The skyline view entering downtown from the Kensington Expressway is in for a transformation. The Buffalo Niagara Medical Campus is indeed planning to demolish all or a portion of the six-story former Trico building located at the corner of Goodell and Ellicott streets. While the worst-case scenario from a hardline preservationist point of view is complete removal, BNMC officials have agreed to continue to meet with the local preservation community to explore reuse of at least portions of the complex.
“We are committed to continue to work with the preservation roundtable to come up with a project that makes sense and both sides can live with,” says President & CEO of the Buffalo Niagara Medical Campus Matt Enstice.
BNMC initial plans called for saving only the oldest portion of the facility, a Medina sandstone structure which was used in the 1890s as an icehouse for the Christian Weyand Brewing Company (image below), and redeveloping the balance of property for expansion of the BNMC’s adjacent Innovation Center. The Innovation Center was developed by the BNMC in 2010 out of a portion of the former Trico facility and is currently used as office and research space.
Says Enstice, “The idea was that I would sit down, go talk to all of the preservationists that I knew and say look, I’m just giving you a heads-up, here’s what’s about to happen, do you have any thoughts?”
Preservationists asked BNMC to delay submitting plans for demolition to allow exploration of reuse options. BNMC was prepared to apply to the City to demolish the complex but was convinced to share the studies and reports and have further discussions about options other than complete demolition with the preservation community.
Officials from Preservation Buffalo Niagara, members of Campaign for Greater Buffalo and others with preservation, architectural, engineering and redevelopment experience met to look at the structural and environmental reports and toured the building. The effort was led by Harvey Garrett.
“What we started doing is giving every piece of data we had so the structural analysis, the environmentals that we had, the building floorplates, walkthroughs, you want access, you got access,” says Enstice. “Whatever you want, you can have, we gave all that information over trying to be as transparent as possible.”
The understanding was the information shared with the preservation roundtable wasn’t to be shared with the media. The idea was to eventually go to the media with a joint statement that detailed what the plan was- either it would have been an agreement to disagree or a grand vision for the property each party could live with.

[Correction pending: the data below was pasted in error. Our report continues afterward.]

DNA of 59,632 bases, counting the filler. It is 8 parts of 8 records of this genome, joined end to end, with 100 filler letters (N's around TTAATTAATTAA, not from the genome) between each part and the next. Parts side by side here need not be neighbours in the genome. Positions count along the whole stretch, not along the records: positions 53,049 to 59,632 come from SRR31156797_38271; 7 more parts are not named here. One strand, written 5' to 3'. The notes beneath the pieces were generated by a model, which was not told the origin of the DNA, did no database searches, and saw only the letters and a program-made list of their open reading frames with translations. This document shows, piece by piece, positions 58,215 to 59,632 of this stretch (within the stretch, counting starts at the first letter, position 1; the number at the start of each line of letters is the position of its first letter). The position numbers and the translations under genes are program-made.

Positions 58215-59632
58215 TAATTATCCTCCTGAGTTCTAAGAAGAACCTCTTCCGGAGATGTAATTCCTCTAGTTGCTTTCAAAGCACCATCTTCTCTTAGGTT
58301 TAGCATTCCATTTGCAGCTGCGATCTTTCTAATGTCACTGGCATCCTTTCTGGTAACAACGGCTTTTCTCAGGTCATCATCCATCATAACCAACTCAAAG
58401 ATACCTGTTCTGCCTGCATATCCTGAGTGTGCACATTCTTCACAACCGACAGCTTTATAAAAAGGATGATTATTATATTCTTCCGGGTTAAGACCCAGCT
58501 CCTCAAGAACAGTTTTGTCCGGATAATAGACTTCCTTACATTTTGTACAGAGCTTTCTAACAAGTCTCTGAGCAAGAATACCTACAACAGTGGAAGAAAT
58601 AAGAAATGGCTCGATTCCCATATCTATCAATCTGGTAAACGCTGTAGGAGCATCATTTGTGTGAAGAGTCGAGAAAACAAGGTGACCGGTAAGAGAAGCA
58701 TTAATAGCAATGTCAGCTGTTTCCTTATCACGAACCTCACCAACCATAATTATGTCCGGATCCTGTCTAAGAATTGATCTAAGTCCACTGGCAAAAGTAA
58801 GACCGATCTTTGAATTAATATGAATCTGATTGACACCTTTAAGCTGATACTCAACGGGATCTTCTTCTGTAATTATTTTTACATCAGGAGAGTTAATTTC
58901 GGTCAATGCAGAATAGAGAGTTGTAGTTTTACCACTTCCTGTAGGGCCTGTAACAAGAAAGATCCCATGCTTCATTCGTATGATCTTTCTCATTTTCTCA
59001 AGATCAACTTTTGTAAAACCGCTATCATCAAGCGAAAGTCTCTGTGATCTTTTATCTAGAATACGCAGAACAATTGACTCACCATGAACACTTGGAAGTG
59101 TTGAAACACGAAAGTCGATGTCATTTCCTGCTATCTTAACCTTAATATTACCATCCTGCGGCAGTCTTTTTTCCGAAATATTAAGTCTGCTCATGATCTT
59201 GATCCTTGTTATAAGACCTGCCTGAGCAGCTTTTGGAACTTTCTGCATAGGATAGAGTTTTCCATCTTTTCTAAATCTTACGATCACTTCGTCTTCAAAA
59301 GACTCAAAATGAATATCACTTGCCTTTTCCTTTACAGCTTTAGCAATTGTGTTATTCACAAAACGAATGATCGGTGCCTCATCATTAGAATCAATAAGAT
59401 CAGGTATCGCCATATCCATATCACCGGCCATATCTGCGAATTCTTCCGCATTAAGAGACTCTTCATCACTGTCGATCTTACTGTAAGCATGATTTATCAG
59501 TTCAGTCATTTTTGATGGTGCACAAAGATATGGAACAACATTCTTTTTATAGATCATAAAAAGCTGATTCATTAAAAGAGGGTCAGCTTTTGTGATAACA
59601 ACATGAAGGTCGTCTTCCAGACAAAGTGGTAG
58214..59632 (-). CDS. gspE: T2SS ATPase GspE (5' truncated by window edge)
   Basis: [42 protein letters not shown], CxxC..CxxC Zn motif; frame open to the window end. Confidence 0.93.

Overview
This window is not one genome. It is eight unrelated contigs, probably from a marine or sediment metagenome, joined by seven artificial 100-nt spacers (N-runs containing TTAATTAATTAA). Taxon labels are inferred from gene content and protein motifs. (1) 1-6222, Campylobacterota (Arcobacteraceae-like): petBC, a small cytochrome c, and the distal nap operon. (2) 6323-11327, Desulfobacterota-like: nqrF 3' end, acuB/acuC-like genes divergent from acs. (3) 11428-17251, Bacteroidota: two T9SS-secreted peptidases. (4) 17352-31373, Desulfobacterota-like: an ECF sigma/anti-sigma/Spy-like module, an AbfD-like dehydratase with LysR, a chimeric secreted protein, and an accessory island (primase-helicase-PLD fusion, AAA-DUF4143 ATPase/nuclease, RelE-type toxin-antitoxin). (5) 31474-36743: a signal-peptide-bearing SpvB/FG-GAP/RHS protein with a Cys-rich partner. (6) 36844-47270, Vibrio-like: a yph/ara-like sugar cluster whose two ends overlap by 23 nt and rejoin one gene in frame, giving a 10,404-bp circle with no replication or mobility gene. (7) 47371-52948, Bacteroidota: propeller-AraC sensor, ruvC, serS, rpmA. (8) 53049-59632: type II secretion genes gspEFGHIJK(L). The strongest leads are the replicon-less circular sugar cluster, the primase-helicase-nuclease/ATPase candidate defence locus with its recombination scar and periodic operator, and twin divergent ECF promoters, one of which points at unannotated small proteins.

The 600,000 square-foot building has been vacant since Trico moved its manufacturing and chemical electroplating operations to Mexico in 1999. In 2000, Erie, Pennsylvania developer, Stephen McGarvey purchased this facility, together with adjacent properties, including the former M. Wile factory, for redevelopment. McGarvey was able to complete redevelopment work on the M. Wile complex, which is now known as the UB Gateway building.
To become eligible for historic tax credits, McGarvey successfully placed the Trico building on the State Historic Registry in 2000 and the National Historic Registry in 2001. At about the same time, in anticipation of redevelopment of the facility, McGarvey also began alteration of key building components, including removal of the top layer of the roof on the building. Unfortunately, McGarvey’s funding sources dried up, and work on the Trico building ceased in 2001. In 2005, McGarvey passed away and in 2006, the development company owned by his estate filed for bankruptcy.
In late 2007, affiliates of University at Buffalo Foundation and the Buffalo Niagara Medical Campus purchased the Trico and M. Wile properties at a bankruptcy court auction for approximately $20 million. At the direction of the Buffalo Niagara Medical Campus, title to the Trico building was conveyed to Buffalo Brownfield Restoration Corp. (BBRC), a quasi-public agency affiliated with the City. BNMC has retained development rights for this property and has been actively investigating redevelopment opportunities for the property.
Beginning with McGarvey’s abandonment of the building, and continuing through the period of his death, his estate’s bankruptcy filing, and the BNMC’s efforts to find a viable reuse, the building condition has deteriorated significantly. This deterioration has revealed significant environmental impairment at the building stemming from its historic use as an electroplating manufacturing facility.
Matters have only gotten worse. One piece of the Trico building, adjacent to the BNMC’s existing Innovation Center, is falling off and being held in place with a cable.
According to Terrence Gilbride, the attorney representing the BNMC in conjunction with this matter, “Buffalo Niagara Medical Campus has performed extensive engineering and environmental studies, has reviewed the numerous prior studies and inspection reports undertaken by prior owners of the property, including a comprehensive battery of reports prepared by Mr. McGarvey’s lender, and has spoken to a number of national and local developers, all in an effort to come up with a viable reuse for the facility.”
The preservation roundtable had been meeting with a sense of urgency. Architectural Resources came up with multiple concepts for reusing all or parts of the building. Those concept plans are expected to be released to the public in the next couple of weeks. While all sides weren’t happy with the proposals, the majority of the roundtable agreed on a concept plan that removed portions of the complex. A few members wanted no demolition. When word got out that saving the entire complex was unlikely and that any solution for the site would involve some demolition, all hell broke loose in some corners of the preservation community.